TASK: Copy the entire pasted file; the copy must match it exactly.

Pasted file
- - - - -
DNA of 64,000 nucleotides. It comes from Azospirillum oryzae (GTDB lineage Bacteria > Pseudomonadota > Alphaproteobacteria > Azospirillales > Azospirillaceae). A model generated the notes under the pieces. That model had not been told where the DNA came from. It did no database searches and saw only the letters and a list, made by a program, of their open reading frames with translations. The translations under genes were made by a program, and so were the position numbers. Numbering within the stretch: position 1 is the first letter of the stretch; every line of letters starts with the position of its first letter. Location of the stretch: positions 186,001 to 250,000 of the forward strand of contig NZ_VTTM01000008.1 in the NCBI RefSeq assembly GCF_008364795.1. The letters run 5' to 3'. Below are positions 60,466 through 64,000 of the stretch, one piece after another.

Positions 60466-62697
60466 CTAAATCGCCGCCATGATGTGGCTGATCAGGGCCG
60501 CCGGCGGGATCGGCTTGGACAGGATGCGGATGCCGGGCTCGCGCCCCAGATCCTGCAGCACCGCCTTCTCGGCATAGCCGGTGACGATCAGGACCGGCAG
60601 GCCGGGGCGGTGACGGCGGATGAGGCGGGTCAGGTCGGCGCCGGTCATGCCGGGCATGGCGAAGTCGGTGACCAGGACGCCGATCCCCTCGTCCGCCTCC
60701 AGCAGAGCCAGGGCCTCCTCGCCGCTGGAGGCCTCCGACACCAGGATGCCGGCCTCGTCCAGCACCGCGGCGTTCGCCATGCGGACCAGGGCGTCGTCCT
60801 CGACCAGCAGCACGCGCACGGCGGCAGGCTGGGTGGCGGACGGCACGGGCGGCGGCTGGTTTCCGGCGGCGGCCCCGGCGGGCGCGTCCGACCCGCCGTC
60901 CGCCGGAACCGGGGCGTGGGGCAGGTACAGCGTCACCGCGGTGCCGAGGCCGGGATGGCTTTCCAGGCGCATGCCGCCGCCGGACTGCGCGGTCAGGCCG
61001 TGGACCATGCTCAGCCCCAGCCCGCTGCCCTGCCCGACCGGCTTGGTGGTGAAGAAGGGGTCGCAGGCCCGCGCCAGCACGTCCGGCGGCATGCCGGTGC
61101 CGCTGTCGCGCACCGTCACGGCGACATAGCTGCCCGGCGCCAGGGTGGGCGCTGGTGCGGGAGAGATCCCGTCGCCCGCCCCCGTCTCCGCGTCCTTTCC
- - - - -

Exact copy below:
DNA of 64,000 nucleotides. It comes from Azospirillum oryzae (GTDB lineage Bacteria > Pseudomonadota > Alphaproteobacteria > Azospirillales > Azospirillaceae). A model generated the notes under the pieces. That model had not been told where the DNA came from. It did no database searches and saw only the letters and a list, made by a program, of their open reading frames with translations. The translations under genes were made by a program, and so were the position numbers. Numbering within the stretch: position 1 is the first letter of the stretch; every line of letters starts with the position of its first letter. Location of the stretch: positions 186,001 to 250,000 of the forward strand of contig NZ_VTTM01000008.1 in the NCBI RefSeq assembly GCF_008364795.1. The letters run 5' to 3'. Below are positions 60,466 through 64,000 of the stretch, one piece after another.

Positions 60466-62697
60466 CTAAATCGCCGCCATGATGTGGCTGATCAGGGCCG
60501 CCGGCGGGATCGGCTTGGACAGGATGCGGATGCCGGGCTCGCGCCCCAGATCCTGCAGCACCGCCTTCTCGGCATAGCCGGTGACGATCAGGACCGGCAG
60601 GCCGGGGCGGTGACGGCGGATGAGGCGGGTCAGGTCGGCGCCGGTCATGCCGGGCATGGCGAAGTCGGTGACCAGGACGCCGATCCCCTCGTCCGCCTCC
60701 AGCAGAGCCAGGGCCTCCTCGCCGCTGGAGGCCTCCGACACCAGGATGCCGGCCTCGTCCAGCACCGCGGCGTTCGCCATGCGGACCAGGGCGTCGTCCT
60801 CGACCAGCAGCACGCGCACGGCGGCAGGCTGGGTGGCGGACGGCACGGGCGGCGGCTGGTTTCCGGCGGCGGCCCCGGCGGGCGCGTCCGACCCGCCGTC
60901 CGCCGGAACCGGGGCGTGGGGCAGGTACAGCGTCACCGCGGTGCCGAGGCCGGGATGGCTTTCCAGGCGCATGCCGCCGCCGGACTGCGCGGTCAGGCCG
61001 TGGACCATGCTCAGCCCCAGCCCGCTGCCCTGCCCGACCGGCTTGGTGGTGAAGAAGGGGTCGCAGGCCCGCGCCAGCACGTCCGGCGGCATGCCGGTGC
61101 CGCTGTCGCGCACCGTCACGGCGACATAGCTGCCCGGCGCCAGGGTGGGCGCTGGTGCGGGAGAGATCCCGTCGCCCGCCCCCGTCTCCGCGTCCTTTCC